Brazil's Senate Votes to Put Dilma Rousseff on Trial

Anti-Rousseff demonstrators in Brazil.
People demonstrate in support of the impeachment of Brazilian President Dilma Rousseff in front of the National Congress in Brasilia, May 11. The Brazilian Senate has voted to put Rousseff on trial for breaking budget laws. ANDRESSA ANHOLETE/AFP/Getty Images

Updated | Brazil's Senate has voted in favor of putting President Dilma Rousseff on trial for breaking budget laws.

Senators voted for Rousseff to go to court over charges that she manipulated state funds ahead of her 2014 re-election by 55 votes to 22. Rousseff will be suspended from office for up to six months while the relevant legal proceedings take place, Reuters reported. If the court finds her guilty, it will impeach her.

Rousseff's suspension brings to an end 13 years of her Workers' Party rule. Her vice president, Michel Temer, from the Brazilian Democratic Movement Party will govern in her stead.

On Wednesday, Rousseff appealed to the Supreme Court to stop impeachment proceedings but it rejected her request. Seventy-one of the 81 senators registered to speak to the house ahead of the vote, with each allotted 15 minutes.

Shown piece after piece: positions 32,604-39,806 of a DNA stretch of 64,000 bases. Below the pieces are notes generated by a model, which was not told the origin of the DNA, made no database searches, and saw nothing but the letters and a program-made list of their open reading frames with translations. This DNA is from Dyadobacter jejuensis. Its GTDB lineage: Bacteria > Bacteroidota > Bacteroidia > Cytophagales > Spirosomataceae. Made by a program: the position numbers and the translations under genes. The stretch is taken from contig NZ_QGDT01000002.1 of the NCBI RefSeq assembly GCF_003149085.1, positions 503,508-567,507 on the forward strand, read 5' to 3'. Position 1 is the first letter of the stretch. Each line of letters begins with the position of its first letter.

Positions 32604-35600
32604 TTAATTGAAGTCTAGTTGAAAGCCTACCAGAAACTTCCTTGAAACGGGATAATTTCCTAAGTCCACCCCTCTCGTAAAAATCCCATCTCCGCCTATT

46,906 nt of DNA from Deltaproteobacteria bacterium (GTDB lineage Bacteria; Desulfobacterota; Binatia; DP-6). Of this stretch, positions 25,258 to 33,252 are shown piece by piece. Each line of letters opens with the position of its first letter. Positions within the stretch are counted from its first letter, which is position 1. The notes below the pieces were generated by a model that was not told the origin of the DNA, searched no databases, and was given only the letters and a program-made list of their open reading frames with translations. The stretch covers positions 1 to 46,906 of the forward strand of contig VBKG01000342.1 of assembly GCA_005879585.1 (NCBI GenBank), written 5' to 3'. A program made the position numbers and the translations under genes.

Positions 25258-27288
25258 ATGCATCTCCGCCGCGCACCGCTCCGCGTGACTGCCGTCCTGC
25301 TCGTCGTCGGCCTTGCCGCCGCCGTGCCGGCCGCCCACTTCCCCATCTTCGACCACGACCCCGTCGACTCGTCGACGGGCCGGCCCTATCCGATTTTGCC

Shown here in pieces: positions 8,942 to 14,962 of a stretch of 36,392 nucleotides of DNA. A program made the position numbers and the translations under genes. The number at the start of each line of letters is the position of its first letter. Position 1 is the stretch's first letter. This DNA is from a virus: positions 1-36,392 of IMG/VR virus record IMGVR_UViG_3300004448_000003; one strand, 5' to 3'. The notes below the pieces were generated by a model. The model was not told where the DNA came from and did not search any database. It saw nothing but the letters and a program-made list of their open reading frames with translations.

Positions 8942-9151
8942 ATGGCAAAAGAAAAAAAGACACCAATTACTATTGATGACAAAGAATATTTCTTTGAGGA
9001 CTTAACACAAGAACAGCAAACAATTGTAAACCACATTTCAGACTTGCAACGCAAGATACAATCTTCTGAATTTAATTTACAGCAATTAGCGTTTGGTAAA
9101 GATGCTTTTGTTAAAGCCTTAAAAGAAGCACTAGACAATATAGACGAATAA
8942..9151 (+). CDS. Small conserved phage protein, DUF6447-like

When the lower house of Congress voted for impeachment proceedings, many of the politicians claimed they did so for God, their family or Brazil, the BBC reported. The Senate, or the upper house, has been more dispassionate. Many have accused Rousseff of poor economic governance—Brazil is in its worst recession since the 1930s.

Rousseff's supporters, however, say that she is the victim of political maneuvering and that certain politicians are voting for impeachment only to seize power. Rousseff said on Tuesday that regardless of the Senate's decision, she would not resign.

This article has been updated to reflect the latest developments.